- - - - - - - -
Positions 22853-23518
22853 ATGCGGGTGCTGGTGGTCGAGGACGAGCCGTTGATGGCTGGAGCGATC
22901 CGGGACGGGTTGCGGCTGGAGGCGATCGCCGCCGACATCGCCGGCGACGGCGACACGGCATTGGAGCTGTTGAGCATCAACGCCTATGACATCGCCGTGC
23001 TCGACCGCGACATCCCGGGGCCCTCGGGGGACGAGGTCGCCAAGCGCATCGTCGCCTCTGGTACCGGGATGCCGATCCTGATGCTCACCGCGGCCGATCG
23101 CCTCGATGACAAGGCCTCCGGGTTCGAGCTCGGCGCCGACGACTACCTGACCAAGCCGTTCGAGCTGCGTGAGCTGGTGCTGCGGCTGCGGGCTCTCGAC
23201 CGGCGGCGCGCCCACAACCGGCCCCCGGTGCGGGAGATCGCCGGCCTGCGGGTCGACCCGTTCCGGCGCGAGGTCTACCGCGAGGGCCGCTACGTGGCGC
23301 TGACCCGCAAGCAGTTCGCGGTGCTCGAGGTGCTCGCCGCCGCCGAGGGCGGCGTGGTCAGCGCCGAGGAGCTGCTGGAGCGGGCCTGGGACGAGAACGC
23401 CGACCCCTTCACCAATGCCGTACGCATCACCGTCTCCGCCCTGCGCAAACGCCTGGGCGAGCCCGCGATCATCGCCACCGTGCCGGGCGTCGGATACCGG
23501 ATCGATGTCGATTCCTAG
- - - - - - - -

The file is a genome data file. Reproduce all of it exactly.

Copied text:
Positions 22853-23518
22853 ATGCGGGTGCTGGTGGTCGAGGACGAGCCGTTGATGGCTGGAGCGATC
22901 CGGGACGGGTTGCGGCTGGAGGCGATCGCCGCCGACATCGCCGGCGACGGCGACACGGCATTGGAGCTGTTGAGCATCAACGCCTATGACATCGCCGTGC
23001 TCGACCGCGACATCCCGGGGCCCTCGGGGGACGAGGTCGCCAAGCGCATCGTCGCCTCTGGTACCGGGATGCCGATCCTGATGCTCACCGCGGCCGATCG
23101 CCTCGATGACAAGGCCTCCGGGTTCGAGCTCGGCGCCGACGACTACCTGACCAAGCCGTTCGAGCTGCGTGAGCTGGTGCTGCGGCTGCGGGCTCTCGAC
23201 CGGCGGCGCGCCCACAACCGGCCCCCGGTGCGGGAGATCGCCGGCCTGCGGGTCGACCCGTTCCGGCGCGAGGTCTACCGCGAGGGCCGCTACGTGGCGC
23301 TGACCCGCAAGCAGTTCGCGGTGCTCGAGGTGCTCGCCGCCGCCGAGGGCGGCGTGGTCAGCGCCGAGGAGCTGCTGGAGCGGGCCTGGGACGAGAACGC
23401 CGACCCCTTCACCAATGCCGTACGCATCACCGTCTCCGCCCTGCGCAAACGCCTGGGCGAGCCCGCGATCATCGCCACCGTGCCGGGCGTCGGATACCGG
23501 ATCGATGTCGATTCCTAG